It’s been studied and well documented now, that children exposed to disproportionate or unmanageable amounts of stress or anxiety during their childhood, are significantly more likely to suffer from long-term psychological and/or physiological issues as adults. It can disrupt early brain development and compromise functioning of the nervous and immune systems and cause things like anxiety, alcoholism, depression, eating disorders, heart disease, cancer, and a host of other chronic diseases.
Statistically, it can also knock up to 15 years off the average lifespan.
What I do know for certain, is that experiencing prolonged high states of stress and anxiousness throughout much of my childhood and teen years has had a huge impact on my life as an adult. As a boy, I didn’t have the mechanisms to cope with it, and now, years-later, anxiety dictates almost every aspect of my adult life.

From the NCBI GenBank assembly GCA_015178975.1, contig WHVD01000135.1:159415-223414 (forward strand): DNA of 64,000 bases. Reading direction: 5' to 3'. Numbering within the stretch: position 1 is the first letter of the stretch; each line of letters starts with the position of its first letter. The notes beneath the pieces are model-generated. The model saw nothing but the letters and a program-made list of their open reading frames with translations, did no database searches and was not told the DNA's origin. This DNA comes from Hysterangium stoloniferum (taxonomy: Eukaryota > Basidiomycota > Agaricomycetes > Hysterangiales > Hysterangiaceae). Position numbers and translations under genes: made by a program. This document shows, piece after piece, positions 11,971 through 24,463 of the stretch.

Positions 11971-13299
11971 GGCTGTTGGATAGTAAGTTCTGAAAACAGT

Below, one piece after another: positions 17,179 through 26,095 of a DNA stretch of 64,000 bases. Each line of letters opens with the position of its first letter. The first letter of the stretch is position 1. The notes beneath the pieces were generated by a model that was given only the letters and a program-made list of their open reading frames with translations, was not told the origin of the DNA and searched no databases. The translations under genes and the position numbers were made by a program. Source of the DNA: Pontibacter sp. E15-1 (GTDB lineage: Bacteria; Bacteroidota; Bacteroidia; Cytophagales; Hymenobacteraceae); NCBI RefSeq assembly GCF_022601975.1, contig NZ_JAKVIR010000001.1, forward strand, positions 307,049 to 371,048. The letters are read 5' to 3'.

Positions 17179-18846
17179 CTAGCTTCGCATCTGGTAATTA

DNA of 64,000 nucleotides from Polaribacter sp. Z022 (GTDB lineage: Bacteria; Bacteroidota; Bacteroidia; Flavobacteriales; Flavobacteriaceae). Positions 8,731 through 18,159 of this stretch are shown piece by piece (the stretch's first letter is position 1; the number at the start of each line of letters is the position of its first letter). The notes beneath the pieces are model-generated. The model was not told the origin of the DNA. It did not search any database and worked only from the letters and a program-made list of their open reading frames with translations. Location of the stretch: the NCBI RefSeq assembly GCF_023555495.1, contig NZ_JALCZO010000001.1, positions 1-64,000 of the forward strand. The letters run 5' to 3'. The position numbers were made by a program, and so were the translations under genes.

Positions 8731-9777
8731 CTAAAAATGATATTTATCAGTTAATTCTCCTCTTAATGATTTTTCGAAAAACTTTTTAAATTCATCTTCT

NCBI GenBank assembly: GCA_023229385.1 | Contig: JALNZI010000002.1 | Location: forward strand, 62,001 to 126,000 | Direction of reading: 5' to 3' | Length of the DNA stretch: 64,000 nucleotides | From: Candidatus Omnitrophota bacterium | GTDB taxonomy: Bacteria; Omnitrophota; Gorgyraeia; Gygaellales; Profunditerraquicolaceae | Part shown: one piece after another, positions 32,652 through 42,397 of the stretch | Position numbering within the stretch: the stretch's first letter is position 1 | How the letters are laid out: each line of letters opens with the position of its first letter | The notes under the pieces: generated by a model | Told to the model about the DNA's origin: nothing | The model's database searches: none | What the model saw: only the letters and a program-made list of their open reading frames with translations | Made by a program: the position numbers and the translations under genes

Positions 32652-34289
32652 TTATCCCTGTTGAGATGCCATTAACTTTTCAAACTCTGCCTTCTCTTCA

It's not my place to tell anyone how to bring up their kids, but if there are any authoritarian parents reading this, you should know, there is now more scientific evidence available than ever before, that has proven time and time again, beyond any doubt, that such draconian parenting practices can be extremely harmful and will psychologically damage your children for life.
Being an authoritarian parent might serve you as a parent, it might make daily life for you easier, but it’s wholly selfish.
If you can’t learn from my example, then here are a few pages that might hopefully change your mind…
|Life With Anxiety|
|The Appeal of Anime|
|Telescope & Astrophotography|
|Self Build Motorhome|
|Authoritarian Parents, Bullying and the Scars that Don’t Heal|